• Does the team roster has a lot of Stunty players and a few Big Guys with negatrait?
    • yes classify as Stunty
    • no continue
  • Does the team roster has 4+ players with Strength skill access but < 4 players with Agility access?
    • yes classify as Bash
    • no continue
  • Does the team roster has 4+ players with Agility skill access but < 4 players with Strength access?
    • yes classify as Agile / Dash
    • no classify as Hybrid

As an example, Shambling Undead are typically played with 2 wights and 2 blitzers (4 players with Strength access), but also with four Ghoul runners (4 players with Agility access), so this team is classified as Hybrid.

Main source for this scheme is (Dode 2017), but the bash/dash/hybrid/stunty categorization is widespread, for example at (Breidr 2015), (Amiral 2017) and (Schlice 2018).

It will be interesting to compare the patterns in the data with this categorization. In the next section we’ll discuss the various match statistics available from FUMBBL, but first we need to prep the data.

Read and prep the data

We start with reading in the scraped FUMBBL match data, see my previous blog posts mentioned above for details.

# Load packages
df_mbt <- read.csv(file = "../../../fumbbl_datasets/datasets/current/df_mbt.csv")

race_types <- unique(df_mbt %>%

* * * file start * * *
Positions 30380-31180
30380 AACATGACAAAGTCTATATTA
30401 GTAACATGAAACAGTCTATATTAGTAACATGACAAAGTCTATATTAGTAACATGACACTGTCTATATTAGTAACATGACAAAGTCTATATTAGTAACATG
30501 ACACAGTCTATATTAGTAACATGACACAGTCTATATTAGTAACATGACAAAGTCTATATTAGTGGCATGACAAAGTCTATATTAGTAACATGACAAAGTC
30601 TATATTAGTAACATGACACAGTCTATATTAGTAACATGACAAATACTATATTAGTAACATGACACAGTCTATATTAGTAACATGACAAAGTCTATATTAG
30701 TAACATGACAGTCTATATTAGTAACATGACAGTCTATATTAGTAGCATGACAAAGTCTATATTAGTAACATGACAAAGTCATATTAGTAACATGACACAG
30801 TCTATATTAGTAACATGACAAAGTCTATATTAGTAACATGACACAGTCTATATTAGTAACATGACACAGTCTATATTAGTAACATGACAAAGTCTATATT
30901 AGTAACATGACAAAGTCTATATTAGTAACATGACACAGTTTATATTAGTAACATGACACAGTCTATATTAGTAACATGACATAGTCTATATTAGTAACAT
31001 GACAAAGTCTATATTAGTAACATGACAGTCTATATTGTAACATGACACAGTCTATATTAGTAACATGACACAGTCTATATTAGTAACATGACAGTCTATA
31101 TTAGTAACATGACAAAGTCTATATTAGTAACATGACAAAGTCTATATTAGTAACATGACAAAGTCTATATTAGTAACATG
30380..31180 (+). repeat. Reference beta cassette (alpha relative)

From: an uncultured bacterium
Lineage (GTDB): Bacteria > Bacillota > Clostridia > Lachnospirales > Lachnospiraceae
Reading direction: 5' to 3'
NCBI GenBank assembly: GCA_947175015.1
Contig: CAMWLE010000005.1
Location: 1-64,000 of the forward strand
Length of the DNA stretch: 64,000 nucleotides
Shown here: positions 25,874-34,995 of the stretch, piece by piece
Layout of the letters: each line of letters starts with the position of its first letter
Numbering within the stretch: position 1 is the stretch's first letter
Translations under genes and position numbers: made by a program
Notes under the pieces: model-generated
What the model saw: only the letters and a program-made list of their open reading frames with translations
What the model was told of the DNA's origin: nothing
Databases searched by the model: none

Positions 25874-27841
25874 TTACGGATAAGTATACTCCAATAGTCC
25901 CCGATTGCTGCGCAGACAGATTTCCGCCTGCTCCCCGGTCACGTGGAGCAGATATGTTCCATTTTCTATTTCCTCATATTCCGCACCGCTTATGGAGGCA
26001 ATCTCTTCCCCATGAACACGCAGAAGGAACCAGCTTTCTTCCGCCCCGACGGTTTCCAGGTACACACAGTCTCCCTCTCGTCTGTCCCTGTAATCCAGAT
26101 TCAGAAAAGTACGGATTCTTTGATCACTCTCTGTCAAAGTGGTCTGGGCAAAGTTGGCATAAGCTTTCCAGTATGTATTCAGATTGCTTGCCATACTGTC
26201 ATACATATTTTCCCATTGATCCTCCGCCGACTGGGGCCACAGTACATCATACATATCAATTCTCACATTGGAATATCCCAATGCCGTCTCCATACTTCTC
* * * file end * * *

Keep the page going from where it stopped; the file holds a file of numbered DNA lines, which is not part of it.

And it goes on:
select(race_name, race_type) %>%
                       filter(race_type != "") %>%

This blog post focusses on the Blood Bowl 2020 ruleset, for this we need the “Competitive” division from FUMBBL. (I performed the analysis for the older divisions using the 2016 ruleset as well, the plots can be found at the end of this blog post. )

A blog post from Schlice (Schlice 2018) got me interested in BB team classification using data. In his post, he makes heavy use of functional programming using R’s purrr package. This allows us to write a function and have this function work in parallel on a list of objects, and have it return the results also in list form.

As this was new to me, I decided to adapt his code to process the four divisions simultaneously. To do so, I wrote a function filter_division() that takes the source data and selects only matches from a particular division:

divisions <- c("Competitive", "Blackbox", "Ranked", "Regular_league")

filter_division <- function(div_name){
  df_mbt %>% 
  filter(division_name == div_name) %>%